In 2010, after Kieron Pollard turned down a West Indies contract, a Caribbean administrator asked him: "Do you want to be remembered as a legend or a mercenary?" Pollard long ago rejected this as a false choice: he could both earn the sums his talents deserved, and be one of the most influential cricketers in the modern age. Last year, when he also became the first to 500 T20 appearances, he achieved a new level of mastery.
Pollard's aura was exemplified in a Caribbean Premier League match in August. Trinbago Knight Riders required 53 from 21 balls with four wickets in hand. Yet when Pollard pulled Barbados Tridents leg-spinner Hayden Walsh to deep square leg, he refused a single, apparently intensifying the pressure on his team, and defying a basic dictum of T20: take every run. But Pollard thinks in a different currency: not singles and twos, but fours and sixes.
If you can clear the ropes with his regularity - in 2020, he hit 59 sixes, one every 5.5 balls - you can mock the notion that T20 matches are won by marginal gains. Most are won by the side who score the most fours and sixes. Hence the refused single: Pollard knew that Trinbago's only chance lay in boundaries, and that he was best placed to hit them. He had already launched Walsh for two sixes in the 17th over. Now, he hit two more: a pull over square leg, and a trademark blow down the ground. He was eventually run out, immediately after his ninth six, for 72 from 28 deliveries, but Trinbago were on the brink of an astounding heist. They won with a ball to spare.
It was a snapshot of a year in which Pollard emerged from global lockdown as the best T20 batsman around, thriving in the CPL, the Indian Premier League and for West Indies. Just as he had rejected the administrator's trade-off, he now rejected the traditional T20 trade-off, between scoring at high speeds and scoring consistently.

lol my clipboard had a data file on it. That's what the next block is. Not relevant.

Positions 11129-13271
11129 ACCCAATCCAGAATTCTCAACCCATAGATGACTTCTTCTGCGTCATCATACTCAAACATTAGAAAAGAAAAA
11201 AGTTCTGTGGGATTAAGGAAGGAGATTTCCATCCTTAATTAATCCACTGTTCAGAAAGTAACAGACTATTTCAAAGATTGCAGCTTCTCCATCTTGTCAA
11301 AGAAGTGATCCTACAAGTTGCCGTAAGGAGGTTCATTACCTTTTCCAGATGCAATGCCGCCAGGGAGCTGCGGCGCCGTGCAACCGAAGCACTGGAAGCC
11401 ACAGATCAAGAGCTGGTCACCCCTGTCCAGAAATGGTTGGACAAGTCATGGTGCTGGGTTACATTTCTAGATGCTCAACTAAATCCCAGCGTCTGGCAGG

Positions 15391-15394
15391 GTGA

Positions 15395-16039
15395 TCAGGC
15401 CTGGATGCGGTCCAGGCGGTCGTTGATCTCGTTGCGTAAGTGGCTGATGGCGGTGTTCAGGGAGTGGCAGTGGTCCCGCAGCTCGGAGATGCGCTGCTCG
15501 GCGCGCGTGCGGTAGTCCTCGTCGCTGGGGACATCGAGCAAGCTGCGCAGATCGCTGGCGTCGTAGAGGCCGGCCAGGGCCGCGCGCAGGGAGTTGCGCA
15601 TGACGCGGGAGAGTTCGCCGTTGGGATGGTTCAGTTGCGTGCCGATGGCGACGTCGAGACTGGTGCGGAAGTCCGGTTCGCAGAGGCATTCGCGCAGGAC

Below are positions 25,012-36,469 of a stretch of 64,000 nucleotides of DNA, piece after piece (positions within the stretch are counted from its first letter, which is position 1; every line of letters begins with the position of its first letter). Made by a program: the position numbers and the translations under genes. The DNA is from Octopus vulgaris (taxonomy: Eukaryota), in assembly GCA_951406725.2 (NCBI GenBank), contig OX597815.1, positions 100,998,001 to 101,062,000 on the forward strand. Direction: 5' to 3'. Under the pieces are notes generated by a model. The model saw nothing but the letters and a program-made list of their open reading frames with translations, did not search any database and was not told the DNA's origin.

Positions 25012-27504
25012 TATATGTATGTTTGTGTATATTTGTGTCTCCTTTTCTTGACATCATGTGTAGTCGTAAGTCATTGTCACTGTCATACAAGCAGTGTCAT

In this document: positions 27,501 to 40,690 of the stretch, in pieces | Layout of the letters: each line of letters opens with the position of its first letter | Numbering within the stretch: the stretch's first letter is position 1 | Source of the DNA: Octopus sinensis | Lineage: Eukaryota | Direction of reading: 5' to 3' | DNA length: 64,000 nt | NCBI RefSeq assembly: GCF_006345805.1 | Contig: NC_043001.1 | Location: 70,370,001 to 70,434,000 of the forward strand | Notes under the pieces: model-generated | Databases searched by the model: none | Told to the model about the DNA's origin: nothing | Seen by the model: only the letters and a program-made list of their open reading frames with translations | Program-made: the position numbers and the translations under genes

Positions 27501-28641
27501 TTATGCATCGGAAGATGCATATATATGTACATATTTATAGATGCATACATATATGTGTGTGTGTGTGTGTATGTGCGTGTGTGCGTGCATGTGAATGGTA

In 2020, Pollard scored faster than everyone - a stratospheric strike-rate of 199 - and averaged 53. His finishing prowess was highlighted by 11 not-outs from 23 innings. He bowled cannily when required, while his boundary catching - another area in which he has been a T20 revolutionary - was as electric as ever.
In the year he turned 33, he was still evolving. He started innings more quickly, and continued to improve against leg-spin: during the IPL, Pollard razed Adam Zampa for 27 in an over, typical of a batsman who targeted bowlers, aiming not for a risk-free single after hitting a six, but for another six, and then another.
Perhaps the best measure of his worth remained the trophy cabinet. He led Trinbago to a uniquely perfect CPL campaign - 12 wins out of 12. Mumbai Indians, where he has played for 11 seasons and is vice-captain, were almost as imperious, winning a fifth IPL out of eight. It was Pollard's 16th T20 title, yet another record for a player who has changed how the game is played. In the West Indies and beyond, his legacy is assured.